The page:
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Book Review – Dinner with Churchill: Policy-Making at the Dinner Table by Cita Stelzer

Synopsis:  A colorful and eloquent look at Churchill, with fascinating new insights into the food he ate, the Champagne he loved, and the important guests he charmed. This delectable volume is a sumptuous and intellectual treat.

A friend once said of Churchill: He is a man of simple tastes; he is quite easily satisfied with the best of everything. But dinners for Churchill were about more than good food, excellent champagnes and Havana cigars.Everything included the opportunity to use the dinner table both as a stage on which to display his brilliant conversational talents, and an intimate setting in which to glean gossip and diplomatic insights and to argue for the many policies he espoused over a long life. In this riveting, informative and entertaining book, Stelzer draws on previously untapped material, diaries of guests, and a wide variety of other sources to tell of some of the key dinners at which Churchill presided before, during and after World War II.

First Line:  Dinner parties were an important means by which Churchill rewarded friends, won over rivals and gathered information on all subjects, from diplomatic secrets to social gossip.  He also hugely enjoyed them.

Random Quote:  “It is well to remember that the stomach governs the world,” wrote Churchill when planning the feeding of his troops on the north-west Indian frontier at the tail-end of the nineteenth century.

Review:  I think most readers have had exposure to World War II history.  Most of us have at least cursory knowledge of the big players – FDR, Churchill, Stalin.  I was attracted to Dinner with Churchill because of its subject matter – Churchill’s use of the dinner table to forward his policies.  We’re talking food here – and cocktails, and conversation!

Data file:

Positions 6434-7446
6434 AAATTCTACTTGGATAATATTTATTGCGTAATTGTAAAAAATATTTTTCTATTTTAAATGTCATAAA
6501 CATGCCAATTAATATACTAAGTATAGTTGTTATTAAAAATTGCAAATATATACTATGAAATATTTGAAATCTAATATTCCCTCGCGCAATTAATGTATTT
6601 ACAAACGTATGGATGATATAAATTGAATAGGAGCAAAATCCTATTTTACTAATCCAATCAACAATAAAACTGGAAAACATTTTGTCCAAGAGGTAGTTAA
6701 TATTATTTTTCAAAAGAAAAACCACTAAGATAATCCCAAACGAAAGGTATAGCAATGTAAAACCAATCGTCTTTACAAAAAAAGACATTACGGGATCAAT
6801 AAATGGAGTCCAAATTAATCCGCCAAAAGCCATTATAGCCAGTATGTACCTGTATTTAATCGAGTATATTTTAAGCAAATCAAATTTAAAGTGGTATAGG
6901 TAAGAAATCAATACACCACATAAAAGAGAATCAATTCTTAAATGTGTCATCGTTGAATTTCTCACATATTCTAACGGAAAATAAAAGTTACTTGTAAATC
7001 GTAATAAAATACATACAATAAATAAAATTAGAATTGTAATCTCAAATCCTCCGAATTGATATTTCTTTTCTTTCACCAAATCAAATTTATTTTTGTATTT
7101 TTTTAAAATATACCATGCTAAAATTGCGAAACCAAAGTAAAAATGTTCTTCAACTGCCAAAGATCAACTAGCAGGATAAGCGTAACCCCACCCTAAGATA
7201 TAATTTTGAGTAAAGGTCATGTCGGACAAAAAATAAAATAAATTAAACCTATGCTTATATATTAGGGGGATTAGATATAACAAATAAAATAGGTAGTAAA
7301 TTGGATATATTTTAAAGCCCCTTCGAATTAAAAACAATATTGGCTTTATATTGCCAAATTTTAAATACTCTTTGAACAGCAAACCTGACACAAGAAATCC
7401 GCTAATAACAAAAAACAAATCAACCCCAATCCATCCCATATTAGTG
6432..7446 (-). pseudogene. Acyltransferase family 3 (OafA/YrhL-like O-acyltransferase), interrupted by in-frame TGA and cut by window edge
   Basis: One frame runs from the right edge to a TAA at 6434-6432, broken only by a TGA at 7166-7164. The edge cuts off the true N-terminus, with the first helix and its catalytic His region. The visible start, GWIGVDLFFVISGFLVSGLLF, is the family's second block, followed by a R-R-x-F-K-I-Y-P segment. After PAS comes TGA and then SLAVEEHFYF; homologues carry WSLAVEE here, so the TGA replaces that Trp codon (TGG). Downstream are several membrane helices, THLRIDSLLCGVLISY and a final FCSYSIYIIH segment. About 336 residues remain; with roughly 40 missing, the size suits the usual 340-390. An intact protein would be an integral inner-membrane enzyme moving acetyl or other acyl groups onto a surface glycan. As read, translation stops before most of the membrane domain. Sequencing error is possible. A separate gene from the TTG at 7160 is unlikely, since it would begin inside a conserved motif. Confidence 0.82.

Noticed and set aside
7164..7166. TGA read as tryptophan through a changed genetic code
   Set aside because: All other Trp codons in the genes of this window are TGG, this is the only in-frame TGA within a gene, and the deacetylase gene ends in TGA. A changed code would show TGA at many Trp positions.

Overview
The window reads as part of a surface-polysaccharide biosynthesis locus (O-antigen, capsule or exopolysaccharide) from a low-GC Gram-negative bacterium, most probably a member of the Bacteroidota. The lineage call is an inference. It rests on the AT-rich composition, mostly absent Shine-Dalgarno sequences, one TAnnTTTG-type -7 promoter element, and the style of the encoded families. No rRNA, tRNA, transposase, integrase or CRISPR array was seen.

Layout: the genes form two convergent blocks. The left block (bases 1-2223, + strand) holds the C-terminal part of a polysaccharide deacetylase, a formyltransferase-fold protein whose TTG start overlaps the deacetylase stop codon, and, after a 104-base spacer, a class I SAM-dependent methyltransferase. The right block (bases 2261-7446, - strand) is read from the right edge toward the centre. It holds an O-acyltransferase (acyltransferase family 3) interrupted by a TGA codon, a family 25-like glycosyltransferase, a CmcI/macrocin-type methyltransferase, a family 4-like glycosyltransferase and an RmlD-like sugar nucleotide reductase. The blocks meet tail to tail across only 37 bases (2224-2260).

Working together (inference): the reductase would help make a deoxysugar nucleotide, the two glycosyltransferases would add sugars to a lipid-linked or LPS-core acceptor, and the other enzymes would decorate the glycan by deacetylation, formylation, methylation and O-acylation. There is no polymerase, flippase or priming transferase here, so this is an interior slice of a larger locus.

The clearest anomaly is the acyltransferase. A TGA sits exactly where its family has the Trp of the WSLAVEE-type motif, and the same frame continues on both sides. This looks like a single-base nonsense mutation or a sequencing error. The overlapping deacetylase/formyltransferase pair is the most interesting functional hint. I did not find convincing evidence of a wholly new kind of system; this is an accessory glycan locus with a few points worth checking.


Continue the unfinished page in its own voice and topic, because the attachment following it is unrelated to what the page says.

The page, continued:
Churchill at a dinner party (image source)

Churchill is an iconic figure.  His size, his cigars, his whiskey, his indomitable spirit.  He has always been a symbol of Britain’s steadfast resistance to the powers of fascism throughout the devastating affects of the War.  Churchill was, simply, a leader – a canny man with a broad grasp of history and an almost preternatural ability to predict possible futures based on a range of choices in any given situation.  He was a man of great consequence who used his personal charisma to keep his country free of Hitler‘s aggression.  He loved food and company and used his charisma in a very effective way – through dinner parties, luncheons, breakfasts, picnics – all opportunities for him to develop personal relationships with important figures on his staff, but also throughout the world.  His stamina was epic and the stories of these encounters with Churchill and food provide fascinating insight into his policy making strategies.

Dinner with Churchill is a journey through the major events of WWII from the perspective of the binding nature of shared meals.  If you love food, are interested in food history, in Churchill, in WWII or all or none of the above – this is a great and entertaining read.  It’ll also make you really hungry – plover’s eggs, anyone?

FTC Disclosure:  Copy from publisher for review via NetGalley

Publishing Information:  Pegasus Books – January 8, 2013

Format:  Kindle


Reading Challenges:  A to Z Reading Challenge, Foodies Read 2013, Non-Fiction/Non-Memoir Reading Challenge, What’s in a Name 6 Reading Challenge

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